A research project from CNAP will map COVID-19 symptoms; Mette Birkedal Bruun is a new member of the Danish Council for Research and Innovation Policy; Jens Lundgren is interviewed in “24 Questions to the Professor”; researchers with a connection to the DNRF celebrate H.M. the Queen with contributions to a special publication from the Royal Academy; research from CEBI is forthcoming in JEEA, and Hy-Q-researchers are one step closer to solving the challenge of separated quantum computers. All this in the DNRF Other April News in Brief here.
A research project from CNAP maps Covid-19 symptoms
Associate Professor Shellie Boudreau of the DNRF center CNAP at Aalborg University is leading a research project called C19 SYMMAPS, which aims to collect and map new information on COVID-19 symptoms in the Danish population, including pain manifestations and distribution over time. Everyone can participate, whether or not they have symptoms of coronavirus, and all data is anonymized.
Mette Birkedal Bruun is a new member of the Danish Council for Research and Innovation Policy
The Danish Council for Research and Innovation Policy has a new chairman and four new members, including Professor Mette Birkedal Bruun, who is the center manager of the PRIVACY basic research center at the University of Copenhagen. The new chairman, Frede Blaabjerg from Aalborg University, Professor Bruun, and the other three new members — Professor and Center Manager Jes Broeng from the Technical University of Denmark, Professor MSO Kristine Niss from Roskilde University, and Research Director Christina Aabo from Ørsted — were all appointed by the Minister of Education and Research and started their work on April 1, 2020.
Jens Lundgren in 24 Questions to the Professor
Professor Jens Lundgren, who is the head of the DNRF’s Center for Precision Medication for Infectious Immunodeficiency (PERSIMUNE) at the National Hospital, has participated in Weekendavisen’s podcast “24 Questions for the Professor” in a special broadcast focusing on COVID-19. In the broadcast, Professor Lundgren is interviewed by Lone Frank on corona research at Rigshospitalet, as part of a series of specialized coronavirus broadcasts, with the overall aim of elucidating the pandemic and its consequences from different angles.
Researchers affiliated with the DNRF pay tribute to H.M. the Queen with contributions to a special edition from The Royal Academy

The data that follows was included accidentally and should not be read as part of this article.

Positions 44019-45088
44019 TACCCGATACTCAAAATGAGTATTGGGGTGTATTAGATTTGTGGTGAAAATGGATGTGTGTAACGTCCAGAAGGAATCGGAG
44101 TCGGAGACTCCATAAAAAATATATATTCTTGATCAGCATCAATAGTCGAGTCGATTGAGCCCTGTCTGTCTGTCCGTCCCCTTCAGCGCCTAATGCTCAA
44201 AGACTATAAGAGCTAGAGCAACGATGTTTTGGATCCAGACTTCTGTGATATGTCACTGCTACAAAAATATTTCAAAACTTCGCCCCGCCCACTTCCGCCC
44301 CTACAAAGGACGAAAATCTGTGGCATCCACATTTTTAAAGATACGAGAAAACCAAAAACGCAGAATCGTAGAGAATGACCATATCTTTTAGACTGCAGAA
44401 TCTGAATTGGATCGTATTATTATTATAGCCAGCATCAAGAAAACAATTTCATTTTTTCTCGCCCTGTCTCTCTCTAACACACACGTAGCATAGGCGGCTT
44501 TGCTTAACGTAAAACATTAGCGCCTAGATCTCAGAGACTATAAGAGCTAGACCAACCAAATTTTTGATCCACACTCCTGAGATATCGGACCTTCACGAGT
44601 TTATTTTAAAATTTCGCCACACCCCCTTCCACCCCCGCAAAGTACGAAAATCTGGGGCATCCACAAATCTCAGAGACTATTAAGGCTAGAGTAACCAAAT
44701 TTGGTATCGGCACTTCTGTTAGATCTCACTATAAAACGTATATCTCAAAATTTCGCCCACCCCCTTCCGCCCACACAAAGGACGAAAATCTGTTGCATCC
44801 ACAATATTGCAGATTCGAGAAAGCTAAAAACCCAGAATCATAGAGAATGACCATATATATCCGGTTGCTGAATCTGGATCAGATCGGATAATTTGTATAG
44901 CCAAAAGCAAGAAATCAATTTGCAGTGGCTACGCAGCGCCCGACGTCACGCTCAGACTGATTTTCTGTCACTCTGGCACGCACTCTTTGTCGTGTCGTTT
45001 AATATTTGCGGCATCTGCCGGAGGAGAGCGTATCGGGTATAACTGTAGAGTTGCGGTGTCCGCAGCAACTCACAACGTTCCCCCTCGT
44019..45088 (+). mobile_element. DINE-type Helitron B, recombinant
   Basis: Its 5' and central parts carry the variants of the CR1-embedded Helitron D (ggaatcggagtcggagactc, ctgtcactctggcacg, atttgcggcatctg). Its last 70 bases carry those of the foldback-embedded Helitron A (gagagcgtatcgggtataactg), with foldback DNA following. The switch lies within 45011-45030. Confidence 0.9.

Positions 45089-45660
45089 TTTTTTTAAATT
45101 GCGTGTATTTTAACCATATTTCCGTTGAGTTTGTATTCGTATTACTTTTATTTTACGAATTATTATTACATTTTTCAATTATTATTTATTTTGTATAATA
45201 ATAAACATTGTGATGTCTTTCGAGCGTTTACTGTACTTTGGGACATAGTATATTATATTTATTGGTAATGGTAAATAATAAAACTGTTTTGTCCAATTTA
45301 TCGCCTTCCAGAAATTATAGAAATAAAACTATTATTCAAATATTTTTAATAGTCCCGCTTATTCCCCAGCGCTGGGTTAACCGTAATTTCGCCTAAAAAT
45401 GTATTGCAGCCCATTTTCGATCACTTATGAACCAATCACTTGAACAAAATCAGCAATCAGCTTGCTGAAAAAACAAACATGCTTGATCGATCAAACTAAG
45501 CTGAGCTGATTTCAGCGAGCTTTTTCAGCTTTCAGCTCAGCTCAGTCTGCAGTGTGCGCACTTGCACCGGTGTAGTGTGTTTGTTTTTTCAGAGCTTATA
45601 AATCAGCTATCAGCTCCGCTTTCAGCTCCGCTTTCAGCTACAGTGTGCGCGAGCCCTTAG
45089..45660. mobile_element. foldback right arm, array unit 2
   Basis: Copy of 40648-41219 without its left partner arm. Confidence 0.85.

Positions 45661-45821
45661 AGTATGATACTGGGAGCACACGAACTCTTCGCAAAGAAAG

On the occasion of H.M. the Queen Margrethe II’s 80th birthday on April 16, 2020, the Royal Danish Academy of Sciences and Letters published a book on the beauty of research as a gift to H. M. the Queen. The book provides an insight into the work of 16 current top Danish researchers, including researchers with a connection to the DNRF. Among these contributors are Professor Barbara Halkier, head of center at DynaMo at the University of Copenhagen, and Professor Bo Elberling, head of center at CENPERM at the University of Copenhagen. In addition, the DNRF’s CEO Søren-Peter Olesen, and a former center manager, as well as several other former heads of centers of a DNRF-funded research center have also contributed to the release.
Research from CEBI on the way in the scientific journal JEEA
Søren Leth-Petersen, vice-center manager at the CEBI basic research center at the University of Copenhagen, is working with Henrik Yde Andersen of the National Bank of Denmark on a working paper on house prices and expenses, which will be published in the Journal of the European Economic Association (JEEA). House prices and expenses follow a common pattern of movement, but little is known about the underlying mechanism that links the two. In an attempt to make this clearer, Leth-Petersen and Andersen will develop a test that can distinguish between the hypothesis of a so-called housing wealth effect and a security effect.
A vibrating membrane helps Hy-Q scientists solve the challenge of separate quantum computers
Complex quantum systems can be correlated with each other by so-called entanglement. Entanglement is an important tool for connecting future quantum computers but has long been a challenge. Researchers from the DNRF Center of Excellence Hy-Q at the Niels Bohr Institute, University of Copenhagen, have recently succeeded in fusing two laser beams and creating entanglement between optical light and microwaves using a special membrane made of silicon nitride. The group’s work represents a new way of entanglement, and the result can potentially be part of the solution for connecting two separate quantum computers. The result was recently published in the scientific journal Nature Communications.